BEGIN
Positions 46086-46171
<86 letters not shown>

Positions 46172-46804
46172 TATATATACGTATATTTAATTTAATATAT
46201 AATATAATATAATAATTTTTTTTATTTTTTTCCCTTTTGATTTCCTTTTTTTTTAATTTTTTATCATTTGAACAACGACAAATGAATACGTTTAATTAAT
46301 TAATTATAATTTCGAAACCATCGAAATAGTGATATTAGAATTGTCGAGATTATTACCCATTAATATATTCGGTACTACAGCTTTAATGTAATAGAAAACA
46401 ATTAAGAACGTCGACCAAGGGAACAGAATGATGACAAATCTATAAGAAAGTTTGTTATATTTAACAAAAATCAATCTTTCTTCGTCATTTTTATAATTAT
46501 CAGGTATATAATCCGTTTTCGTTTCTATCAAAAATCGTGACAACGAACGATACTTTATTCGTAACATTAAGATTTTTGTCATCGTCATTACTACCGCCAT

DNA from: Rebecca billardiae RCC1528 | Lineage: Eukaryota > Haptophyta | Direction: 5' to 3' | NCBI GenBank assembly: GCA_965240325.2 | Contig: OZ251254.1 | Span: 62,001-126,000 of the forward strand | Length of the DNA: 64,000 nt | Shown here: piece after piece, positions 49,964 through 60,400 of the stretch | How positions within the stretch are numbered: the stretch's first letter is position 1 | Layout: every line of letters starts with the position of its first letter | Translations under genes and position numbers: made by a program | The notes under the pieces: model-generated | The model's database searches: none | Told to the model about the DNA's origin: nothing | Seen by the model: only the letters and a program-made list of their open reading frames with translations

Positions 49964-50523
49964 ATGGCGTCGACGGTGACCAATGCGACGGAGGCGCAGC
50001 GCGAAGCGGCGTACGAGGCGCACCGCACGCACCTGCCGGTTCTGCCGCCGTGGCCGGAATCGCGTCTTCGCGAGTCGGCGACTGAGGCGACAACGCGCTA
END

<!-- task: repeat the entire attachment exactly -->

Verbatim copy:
Positions 46086-46171
<86 letters not shown>

Positions 46172-46804
46172 TATATATACGTATATTTAATTTAATATAT
46201 AATATAATATAATAATTTTTTTTATTTTTTTCCCTTTTGATTTCCTTTTTTTTTAATTTTTTATCATTTGAACAACGACAAATGAATACGTTTAATTAAT
46301 TAATTATAATTTCGAAACCATCGAAATAGTGATATTAGAATTGTCGAGATTATTACCCATTAATATATTCGGTACTACAGCTTTAATGTAATAGAAAACA
46401 ATTAAGAACGTCGACCAAGGGAACAGAATGATGACAAATCTATAAGAAAGTTTGTTATATTTAACAAAAATCAATCTTTCTTCGTCATTTTTATAATTAT
46501 CAGGTATATAATCCGTTTTCGTTTCTATCAAAAATCGTGACAACGAACGATACTTTATTCGTAACATTAAGATTTTTGTCATCGTCATTACTACCGCCAT

DNA from: Rebecca billardiae RCC1528 | Lineage: Eukaryota > Haptophyta | Direction: 5' to 3' | NCBI GenBank assembly: GCA_965240325.2 | Contig: OZ251254.1 | Span: 62,001-126,000 of the forward strand | Length of the DNA: 64,000 nt | Shown here: piece after piece, positions 49,964 through 60,400 of the stretch | How positions within the stretch are numbered: the stretch's first letter is position 1 | Layout: every line of letters starts with the position of its first letter | Translations under genes and position numbers: made by a program | The notes under the pieces: model-generated | The model's database searches: none | Told to the model about the DNA's origin: nothing | Seen by the model: only the letters and a program-made list of their open reading frames with translations

Positions 49964-50523
49964 ATGGCGTCGACGGTGACCAATGCGACGGAGGCGCAGC
50001 GCGAAGCGGCGTACGAGGCGCACCGCACGCACCTGCCGGTTCTGCCGCCGTGGCCGGAATCGCGTCTTCGCGAGTCGGCGACTGAGGCGACAACGCGCTA